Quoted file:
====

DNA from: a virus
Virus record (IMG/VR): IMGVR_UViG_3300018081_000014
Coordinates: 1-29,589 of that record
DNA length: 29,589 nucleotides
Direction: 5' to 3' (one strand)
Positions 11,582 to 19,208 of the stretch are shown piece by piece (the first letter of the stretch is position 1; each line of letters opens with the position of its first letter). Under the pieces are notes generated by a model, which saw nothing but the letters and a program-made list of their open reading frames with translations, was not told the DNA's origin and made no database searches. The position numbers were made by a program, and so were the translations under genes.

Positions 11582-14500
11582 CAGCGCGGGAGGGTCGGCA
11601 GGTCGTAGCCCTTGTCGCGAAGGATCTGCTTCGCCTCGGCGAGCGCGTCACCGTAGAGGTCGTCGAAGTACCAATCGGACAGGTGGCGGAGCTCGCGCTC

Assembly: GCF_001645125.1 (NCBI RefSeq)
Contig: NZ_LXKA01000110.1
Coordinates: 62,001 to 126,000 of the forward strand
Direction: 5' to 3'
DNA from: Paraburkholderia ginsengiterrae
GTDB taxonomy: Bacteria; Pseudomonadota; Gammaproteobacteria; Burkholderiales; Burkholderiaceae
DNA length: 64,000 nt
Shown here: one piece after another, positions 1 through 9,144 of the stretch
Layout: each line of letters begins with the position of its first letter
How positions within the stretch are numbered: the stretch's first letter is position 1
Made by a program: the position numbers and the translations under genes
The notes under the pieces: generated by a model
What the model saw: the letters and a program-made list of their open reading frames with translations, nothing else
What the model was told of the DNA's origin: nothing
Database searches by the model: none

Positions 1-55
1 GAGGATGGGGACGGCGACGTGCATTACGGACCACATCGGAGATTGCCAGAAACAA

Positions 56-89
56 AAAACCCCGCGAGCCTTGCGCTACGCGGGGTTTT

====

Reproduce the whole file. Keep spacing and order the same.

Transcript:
DNA from: a virus
Virus record (IMG/VR): IMGVR_UViG_3300018081_000014
Coordinates: 1-29,589 of that record
DNA length: 29,589 nucleotides
Direction: 5' to 3' (one strand)
Positions 11,582 to 19,208 of the stretch are shown piece by piece (the first letter of the stretch is position 1; each line of letters opens with the position of its first letter). Under the pieces are notes generated by a model, which saw nothing but the letters and a program-made list of their open reading frames with translations, was not told the DNA's origin and made no database searches. The position numbers were made by a program, and so were the translations under genes.

Positions 11582-14500
11582 CAGCGCGGGAGGGTCGGCA
11601 GGTCGTAGCCCTTGTCGCGAAGGATCTGCTTCGCCTCGGCGAGCGCGTCACCGTAGAGGTCGTCGAAGTACCAATCGGACAGGTGGCGGAGCTCGCGCTC

Assembly: GCF_001645125.1 (NCBI RefSeq)
Contig: NZ_LXKA01000110.1
Coordinates: 62,001 to 126,000 of the forward strand
Direction: 5' to 3'
DNA from: Paraburkholderia ginsengiterrae
GTDB taxonomy: Bacteria; Pseudomonadota; Gammaproteobacteria; Burkholderiales; Burkholderiaceae
DNA length: 64,000 nt
Shown here: one piece after another, positions 1 through 9,144 of the stretch
Layout: each line of letters begins with the position of its first letter
How positions within the stretch are numbered: the stretch's first letter is position 1
Made by a program: the position numbers and the translations under genes
The notes under the pieces: generated by a model
What the model saw: the letters and a program-made list of their open reading frames with translations, nothing else
What the model was told of the DNA's origin: nothing
Database searches by the model: none

Positions 1-55
1 GAGGATGGGGACGGCGACGTGCATTACGGACCACATCGGAGATTGCCAGAAACAA

Positions 56-89
56 AAAACCCCGCGAGCCTTGCGCTACGCGGGGTTTT